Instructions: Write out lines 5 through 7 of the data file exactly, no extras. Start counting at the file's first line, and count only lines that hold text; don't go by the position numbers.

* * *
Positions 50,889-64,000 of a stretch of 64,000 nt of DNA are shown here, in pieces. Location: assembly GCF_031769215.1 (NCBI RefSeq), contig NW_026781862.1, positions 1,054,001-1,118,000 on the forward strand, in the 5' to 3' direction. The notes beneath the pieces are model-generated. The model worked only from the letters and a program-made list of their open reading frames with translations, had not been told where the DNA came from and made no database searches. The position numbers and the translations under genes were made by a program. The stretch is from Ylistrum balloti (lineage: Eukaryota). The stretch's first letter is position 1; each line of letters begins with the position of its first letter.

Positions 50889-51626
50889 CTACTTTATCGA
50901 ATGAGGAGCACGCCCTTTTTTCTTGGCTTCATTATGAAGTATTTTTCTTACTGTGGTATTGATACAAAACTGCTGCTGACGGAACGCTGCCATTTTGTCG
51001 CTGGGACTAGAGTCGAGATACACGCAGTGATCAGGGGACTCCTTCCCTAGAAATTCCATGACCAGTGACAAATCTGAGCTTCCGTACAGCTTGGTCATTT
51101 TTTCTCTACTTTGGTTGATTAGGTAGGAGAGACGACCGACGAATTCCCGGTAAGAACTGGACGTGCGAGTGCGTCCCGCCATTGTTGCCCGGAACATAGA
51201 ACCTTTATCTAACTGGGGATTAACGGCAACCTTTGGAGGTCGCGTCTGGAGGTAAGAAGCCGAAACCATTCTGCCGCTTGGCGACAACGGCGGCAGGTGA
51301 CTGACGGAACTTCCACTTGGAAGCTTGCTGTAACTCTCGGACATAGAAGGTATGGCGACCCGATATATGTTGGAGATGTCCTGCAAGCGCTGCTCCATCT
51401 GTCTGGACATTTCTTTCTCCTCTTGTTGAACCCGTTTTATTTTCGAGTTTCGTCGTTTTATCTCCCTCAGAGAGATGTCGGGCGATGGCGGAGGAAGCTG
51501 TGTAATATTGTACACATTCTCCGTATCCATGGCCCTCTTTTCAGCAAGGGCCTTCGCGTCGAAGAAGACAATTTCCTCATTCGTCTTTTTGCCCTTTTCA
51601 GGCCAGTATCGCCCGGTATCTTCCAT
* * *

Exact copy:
51001 CTGGGACTAGAGTCGAGATACACGCAGTGATCAGGGGACTCCTTCCCTAGAAATTCCATGACCAGTGACAAATCTGAGCTTCCGTACAGCTTGGTCATTT
51101 TTTCTCTACTTTGGTTGATTAGGTAGGAGAGACGACCGACGAATTCCCGGTAAGAACTGGACGTGCGAGTGCGTCCCGCCATTGTTGCCCGGAACATAGA
51201 ACCTTTATCTAACTGGGGATTAACGGCAACCTTTGGAGGTCGCGTCTGGAGGTAAGAAGCCGAAACCATTCTGCCGCTTGGCGACAACGGCGGCAGGTGA